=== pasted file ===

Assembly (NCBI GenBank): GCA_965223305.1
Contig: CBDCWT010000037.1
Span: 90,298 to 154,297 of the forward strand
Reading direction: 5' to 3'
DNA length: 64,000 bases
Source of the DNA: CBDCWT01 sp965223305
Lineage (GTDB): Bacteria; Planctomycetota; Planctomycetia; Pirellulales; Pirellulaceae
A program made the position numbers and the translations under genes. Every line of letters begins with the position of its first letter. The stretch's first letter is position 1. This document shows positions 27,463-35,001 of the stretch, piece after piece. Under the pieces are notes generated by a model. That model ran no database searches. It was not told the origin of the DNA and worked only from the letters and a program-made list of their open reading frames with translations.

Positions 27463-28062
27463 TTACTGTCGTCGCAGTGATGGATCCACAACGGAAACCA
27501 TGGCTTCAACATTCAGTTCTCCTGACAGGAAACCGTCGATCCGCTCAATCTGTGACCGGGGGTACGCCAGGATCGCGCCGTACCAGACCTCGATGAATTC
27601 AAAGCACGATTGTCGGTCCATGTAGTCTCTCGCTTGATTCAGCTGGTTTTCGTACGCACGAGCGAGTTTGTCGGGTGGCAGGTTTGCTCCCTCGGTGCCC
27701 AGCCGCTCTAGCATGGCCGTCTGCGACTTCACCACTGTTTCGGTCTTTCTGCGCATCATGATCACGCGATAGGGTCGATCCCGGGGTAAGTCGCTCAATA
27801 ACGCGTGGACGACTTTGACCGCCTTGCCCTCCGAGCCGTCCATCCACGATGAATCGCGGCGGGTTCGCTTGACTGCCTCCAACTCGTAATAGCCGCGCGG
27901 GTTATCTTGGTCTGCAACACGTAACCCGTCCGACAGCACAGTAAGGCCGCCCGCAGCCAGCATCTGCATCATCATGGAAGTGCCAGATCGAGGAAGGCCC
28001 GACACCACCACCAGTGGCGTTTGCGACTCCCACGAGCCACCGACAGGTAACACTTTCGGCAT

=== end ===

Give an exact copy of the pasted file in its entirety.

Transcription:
Assembly (NCBI GenBank): GCA_965223305.1
Contig: CBDCWT010000037.1
Span: 90,298 to 154,297 of the forward strand
Reading direction: 5' to 3'
DNA length: 64,000 bases
Source of the DNA: CBDCWT01 sp965223305
Lineage (GTDB): Bacteria; Planctomycetota; Planctomycetia; Pirellulales; Pirellulaceae
A program made the position numbers and the translations under genes. Every line of letters begins with the position of its first letter. The stretch's first letter is position 1. This document shows positions 27,463-35,001 of the stretch, piece after piece. Under the pieces are notes generated by a model. That model ran no database searches. It was not told the origin of the DNA and worked only from the letters and a program-made list of their open reading frames with translations.

Positions 27463-28062
27463 TTACTGTCGTCGCAGTGATGGATCCACAACGGAAACCA
27501 TGGCTTCAACATTCAGTTCTCCTGACAGGAAACCGTCGATCCGCTCAATCTGTGACCGGGGGTACGCCAGGATCGCGCCGTACCAGACCTCGATGAATTC
27601 AAAGCACGATTGTCGGTCCATGTAGTCTCTCGCTTGATTCAGCTGGTTTTCGTACGCACGAGCGAGTTTGTCGGGTGGCAGGTTTGCTCCCTCGGTGCCC
27701 AGCCGCTCTAGCATGGCCGTCTGCGACTTCACCACTGTTTCGGTCTTTCTGCGCATCATGATCACGCGATAGGGTCGATCCCGGGGTAAGTCGCTCAATA
27801 ACGCGTGGACGACTTTGACCGCCTTGCCCTCCGAGCCGTCCATCCACGATGAATCGCGGCGGGTTCGCTTGACTGCCTCCAACTCGTAATAGCCGCGCGG
27901 GTTATCTTGGTCTGCAACACGTAACCCGTCCGACAGCACAGTAAGGCCGCCCGCAGCCAGCATCTGCATCATCATGGAAGTGCCAGATCGAGGAAGGCCC
28001 GACACCACCACCAGTGGCGTTTGCGACTCCCACGAGCCACCGACAGGTAACACTTTCGGCAT